They are Fragile

Condenser microphones have a fairly intricate system working within them, which means they need to be handled with care. It might be easier than you think to damage a condenser, whether you drop it or overload the diaphragm by recording something that was too loud. 

While the sound they can capture is great, they really don’t like rugged activity. 

They are Expensive

You can definitely buy a reasonably priced condenser microphone, but it isn’t until you get at least to the $300 range that they really start to stand out as great pieces of equipment–and they only go up from there. 

A reliable, dynamic microphone like the SM50 won’t get you the same crisp recordings, but you’d only have to spend $100 to get a good, solid microphone. 

Benefits of a Dynamic Microphone

Dynamic microphones are great in the right circumstances. There are just some things the condenser microphones can’t do, and those situations are generally where dynamics can shine. 

They Don’t Always Require an Interface

If you’re a bedroom producer or just starting your collection of devices, you might be wondering if you have to get an interface. They can be pricey, and it’s another piece of equipment you have to learn and lug around with you. 

Dynamic microphones do come with XLR outputs, but you also have the option of USB microphones. These microphones plug straight into your computer, no interface required. Because dynamic microphones don’t need phantom power, they don’t need that extra step. While USB microphones are definitely a small step down in quality, their convenience can be major for producers working with a small setup. 

They are Made of Tough Material

Dynamic microphones are built like small tanks. You generally see vocalists with an SM58 on stage, swinging it around, bopping it on the floor, and just giving everything they got into the front end of it.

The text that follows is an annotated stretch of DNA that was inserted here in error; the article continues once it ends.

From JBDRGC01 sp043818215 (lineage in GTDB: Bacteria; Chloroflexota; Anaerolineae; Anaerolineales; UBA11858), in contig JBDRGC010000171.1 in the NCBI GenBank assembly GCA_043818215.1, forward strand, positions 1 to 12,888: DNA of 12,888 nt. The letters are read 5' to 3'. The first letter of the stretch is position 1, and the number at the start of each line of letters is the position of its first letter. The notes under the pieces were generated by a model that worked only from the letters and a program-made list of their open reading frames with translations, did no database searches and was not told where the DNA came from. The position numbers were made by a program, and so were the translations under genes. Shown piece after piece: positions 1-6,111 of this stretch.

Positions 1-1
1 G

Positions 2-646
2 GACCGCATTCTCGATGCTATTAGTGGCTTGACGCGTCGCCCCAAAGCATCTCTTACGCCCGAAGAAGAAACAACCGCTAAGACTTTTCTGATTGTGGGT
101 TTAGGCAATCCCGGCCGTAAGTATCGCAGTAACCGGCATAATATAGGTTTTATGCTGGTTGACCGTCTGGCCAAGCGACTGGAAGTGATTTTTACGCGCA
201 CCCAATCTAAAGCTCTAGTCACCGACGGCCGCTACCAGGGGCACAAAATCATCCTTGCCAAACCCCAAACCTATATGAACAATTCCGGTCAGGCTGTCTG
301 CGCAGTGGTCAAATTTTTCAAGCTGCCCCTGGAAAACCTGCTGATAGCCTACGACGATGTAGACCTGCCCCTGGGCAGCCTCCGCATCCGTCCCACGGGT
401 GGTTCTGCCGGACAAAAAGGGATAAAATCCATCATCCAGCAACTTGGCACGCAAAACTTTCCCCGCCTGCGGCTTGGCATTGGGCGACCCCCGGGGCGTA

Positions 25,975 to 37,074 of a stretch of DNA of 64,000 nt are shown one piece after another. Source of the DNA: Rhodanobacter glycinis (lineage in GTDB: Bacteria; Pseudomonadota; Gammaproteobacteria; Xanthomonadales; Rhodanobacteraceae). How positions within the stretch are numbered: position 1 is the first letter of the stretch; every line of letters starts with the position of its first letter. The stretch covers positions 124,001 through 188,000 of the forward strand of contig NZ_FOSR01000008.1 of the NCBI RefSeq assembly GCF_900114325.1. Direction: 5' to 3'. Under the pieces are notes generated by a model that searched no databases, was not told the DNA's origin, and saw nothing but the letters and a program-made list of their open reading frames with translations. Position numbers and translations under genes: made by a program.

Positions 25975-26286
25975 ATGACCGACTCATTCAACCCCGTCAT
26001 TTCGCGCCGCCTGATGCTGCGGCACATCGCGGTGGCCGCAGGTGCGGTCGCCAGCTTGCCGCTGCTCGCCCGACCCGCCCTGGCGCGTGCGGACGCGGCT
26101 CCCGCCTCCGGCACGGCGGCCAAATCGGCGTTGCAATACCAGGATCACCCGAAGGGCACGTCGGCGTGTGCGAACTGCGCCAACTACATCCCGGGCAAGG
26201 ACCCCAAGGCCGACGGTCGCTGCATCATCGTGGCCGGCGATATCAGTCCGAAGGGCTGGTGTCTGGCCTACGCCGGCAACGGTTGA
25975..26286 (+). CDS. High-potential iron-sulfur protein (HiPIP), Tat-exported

There are some dynamics you wouldn’t want to whip onto the floor, but generally speaking, they’re extremely durable, tough microphones that can take a beating. This makes them great for recording outside or in unruly conditions. 

They are Affordable

As we mentioned, condenser microphones can be a little spendy. While you can definitely drop several hundred dollars on a dynamic microphone as well, you can get a reliable mic for under $200.

Drawbacks of a Dynamic

Unfortunately, neither of the microphones is always going to be perfect. 

Less Crispiness

Dynamic microphones tend to have a bit of a roll-off on the high end of their frequency response. While this can be helpful sometimes, like in live conditions where you don’t want feedback being an issue, this can make their sound a bit muffled when generally recording. 

Less Dynamic Range

Dynamic microphones are great for recording loud things, but that’s because they have significantly less dynamic range than their condenser counterparts. 

Dynamics just won’t get all the details in volume from your audio source, creating a potentially flat-sounding recording. 

The Takeaway

Producers and artists will have microphones that they like and microphones that they don’t. The truth is that condensers and dynamics both have their moments to shine and situations in which they will definitely falter. One isn’t particularly better than the other because every microphone has its strengths and weaknesses. 

If you can experiment with microphones and find the one that fits you and your style best, then that’s always the best route to go. Otherwise, do your research and try to listen as much as you can to find the one that will best suit your needs. A microphone is one of the essentials to your music production career, so finding the right one is an important decision. 

 

Sources:

Complete Guide To Microphone Frequency Response (With Mic Examples) | MyNewMicrophone.com

What Is An Audio Interface and Do You Need It? | MI.edu

How the SM58® Survives the World’s Toughest Tests | Shure.com